News / Asia

    White House Calls on Pakistan to Break Links With Haqqani Network

    White House Press Secretary Jay Carney (file photo)
    White House Press Secretary Jay Carney (file photo)
    Kent Klein

    The White House is calling on Pakistan’s government to break any links it has with the militant Haqqani Network.  Obama administration officials say Islamabad has not acted against those who attacked the U.S. Embassy and NATO headquarters in Kabul last week.    
    White House Press Secretary Jay Carney said Friday it is critical that Pakistan break any links it has with the Haqqani Network, and take strong and immediate action against it.

    Carney told reporters the al-Qaida-linked group was responsible for last week’s attacks and a number of others.  He said Haqqani militants operate from safe havens in Pakistan, and that the government has not taken action against these safe havens.

    President Barack Obama’s spokesman said the network is a threat to the United States and the people of Pakistan.

    His comments echoed those of the Chairman of the military Joint Chiefs of Staff on Thursday.  Admiral Mike Mullen said the Haqqani Network is a “veritable arm” of the ISI, Pakistan’s military intelligence agency.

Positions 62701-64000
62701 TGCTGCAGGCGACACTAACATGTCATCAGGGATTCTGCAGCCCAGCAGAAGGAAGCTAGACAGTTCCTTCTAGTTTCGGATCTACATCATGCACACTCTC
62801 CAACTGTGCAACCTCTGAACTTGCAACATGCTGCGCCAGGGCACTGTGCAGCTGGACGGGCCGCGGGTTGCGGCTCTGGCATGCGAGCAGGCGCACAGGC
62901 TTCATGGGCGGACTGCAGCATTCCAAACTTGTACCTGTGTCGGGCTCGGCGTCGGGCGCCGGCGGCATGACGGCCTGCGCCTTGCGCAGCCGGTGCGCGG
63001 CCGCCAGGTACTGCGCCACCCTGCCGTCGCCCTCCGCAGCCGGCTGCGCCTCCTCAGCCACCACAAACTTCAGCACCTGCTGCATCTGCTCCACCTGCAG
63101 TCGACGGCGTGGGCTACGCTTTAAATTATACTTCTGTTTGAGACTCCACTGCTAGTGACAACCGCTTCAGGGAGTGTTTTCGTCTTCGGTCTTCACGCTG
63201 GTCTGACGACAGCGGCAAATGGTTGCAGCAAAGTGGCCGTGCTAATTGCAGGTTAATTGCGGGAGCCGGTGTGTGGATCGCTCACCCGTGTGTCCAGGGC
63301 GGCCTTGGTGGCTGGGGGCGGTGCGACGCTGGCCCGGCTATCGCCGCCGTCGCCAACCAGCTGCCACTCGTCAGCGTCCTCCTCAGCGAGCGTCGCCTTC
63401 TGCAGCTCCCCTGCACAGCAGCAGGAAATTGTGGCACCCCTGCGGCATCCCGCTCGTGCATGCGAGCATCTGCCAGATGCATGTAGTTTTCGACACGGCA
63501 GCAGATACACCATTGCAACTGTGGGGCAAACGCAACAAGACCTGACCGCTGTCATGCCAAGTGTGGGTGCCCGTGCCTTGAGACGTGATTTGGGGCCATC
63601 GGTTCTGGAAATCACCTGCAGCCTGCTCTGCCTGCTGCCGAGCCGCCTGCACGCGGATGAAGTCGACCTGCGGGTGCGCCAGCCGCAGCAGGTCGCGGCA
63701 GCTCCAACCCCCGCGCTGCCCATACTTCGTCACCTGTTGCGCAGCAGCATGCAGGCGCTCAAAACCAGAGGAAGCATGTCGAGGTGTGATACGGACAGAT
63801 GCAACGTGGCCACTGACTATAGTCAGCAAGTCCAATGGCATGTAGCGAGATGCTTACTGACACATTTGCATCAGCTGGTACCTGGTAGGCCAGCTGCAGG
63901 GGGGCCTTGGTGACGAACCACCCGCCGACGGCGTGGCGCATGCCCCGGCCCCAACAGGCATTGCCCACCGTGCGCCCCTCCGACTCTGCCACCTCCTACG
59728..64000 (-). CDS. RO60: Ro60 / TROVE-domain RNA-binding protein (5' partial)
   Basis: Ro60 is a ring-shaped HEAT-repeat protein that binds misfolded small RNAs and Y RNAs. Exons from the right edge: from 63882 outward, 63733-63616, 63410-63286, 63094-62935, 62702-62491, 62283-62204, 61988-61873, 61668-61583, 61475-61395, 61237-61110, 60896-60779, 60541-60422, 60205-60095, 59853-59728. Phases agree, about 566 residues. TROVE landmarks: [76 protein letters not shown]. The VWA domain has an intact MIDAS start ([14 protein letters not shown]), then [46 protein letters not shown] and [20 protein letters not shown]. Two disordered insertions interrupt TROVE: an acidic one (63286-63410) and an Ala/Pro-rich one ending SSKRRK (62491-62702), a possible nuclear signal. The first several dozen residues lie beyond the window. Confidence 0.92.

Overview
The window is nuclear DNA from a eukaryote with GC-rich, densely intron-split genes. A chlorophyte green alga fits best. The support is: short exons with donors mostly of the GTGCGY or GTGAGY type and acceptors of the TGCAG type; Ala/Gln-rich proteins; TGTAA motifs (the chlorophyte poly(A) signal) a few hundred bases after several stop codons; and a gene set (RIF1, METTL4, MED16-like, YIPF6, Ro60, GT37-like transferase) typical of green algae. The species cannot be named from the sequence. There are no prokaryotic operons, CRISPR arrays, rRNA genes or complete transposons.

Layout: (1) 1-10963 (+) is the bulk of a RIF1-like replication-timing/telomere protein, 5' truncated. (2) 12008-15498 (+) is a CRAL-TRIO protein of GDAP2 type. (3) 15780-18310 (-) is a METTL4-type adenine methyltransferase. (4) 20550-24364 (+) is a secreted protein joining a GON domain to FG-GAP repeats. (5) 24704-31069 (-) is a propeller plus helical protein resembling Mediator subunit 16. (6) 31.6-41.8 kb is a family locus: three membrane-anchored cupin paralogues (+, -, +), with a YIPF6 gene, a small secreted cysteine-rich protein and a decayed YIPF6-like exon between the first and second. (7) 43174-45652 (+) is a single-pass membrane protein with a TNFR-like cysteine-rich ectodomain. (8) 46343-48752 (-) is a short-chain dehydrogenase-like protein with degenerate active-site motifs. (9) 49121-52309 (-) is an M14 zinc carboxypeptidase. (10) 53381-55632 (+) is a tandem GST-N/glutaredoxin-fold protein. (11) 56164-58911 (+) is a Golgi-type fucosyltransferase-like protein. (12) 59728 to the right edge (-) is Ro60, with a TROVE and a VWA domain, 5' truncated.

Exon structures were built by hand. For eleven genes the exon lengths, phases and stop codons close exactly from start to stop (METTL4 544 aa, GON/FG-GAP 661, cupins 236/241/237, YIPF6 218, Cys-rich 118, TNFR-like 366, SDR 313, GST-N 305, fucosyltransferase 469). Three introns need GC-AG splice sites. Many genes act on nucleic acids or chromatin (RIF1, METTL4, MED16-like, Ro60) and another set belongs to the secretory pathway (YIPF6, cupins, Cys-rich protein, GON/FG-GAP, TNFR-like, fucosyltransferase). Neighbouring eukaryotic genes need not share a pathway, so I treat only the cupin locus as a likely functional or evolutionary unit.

Carney said Admiral Mullen and Secretary of State Hillary Clinton made this point in meetings with their Pakistani counterparts in recent days, and will continue to do so.

    Jeffrey Dressler is a senior analyst at the Washington-based Institute for the Study of War.  He says the most recent attacks are endangering the already difficult relationship between the United States and Pakistan.

    “While we can continue to cooperate on a number of other issues-it is obviously in everybody’s interests to do that-this is really the paramount threat, and it poses a direct threat to the success or failure of the mission in Afghanistan," said Dressler.

    Dressler says despite U.S. pressure, Pakistan is not likely to abandon its ties with the militant groups.  He says Pakistan needs their help in countering India’s military might and its potential influence in Afghanistan.

    “They know that they would lose in a conventional war with India, and so, rather than trying to compete on that front, which they cannot, they will instead use extremist proxy groups that can sort of wage a guerrilla war," he said.

    Pakistan consistently denies U.S. accusations that it helps the militants.  Foreign Minister Hina Rabbani Khar said Thursday the U.S. could lose an ally if it continues to make statements like those from Admiral Mullen.

    White House spokesman Jay Carney has repeatedly called the U.S.-Pakistani relationship “complicated.”  Pakistani Prime Minister Yousuf Raza Gilani said Friday the U.S. “can’t live with us, can’t live without us.”  

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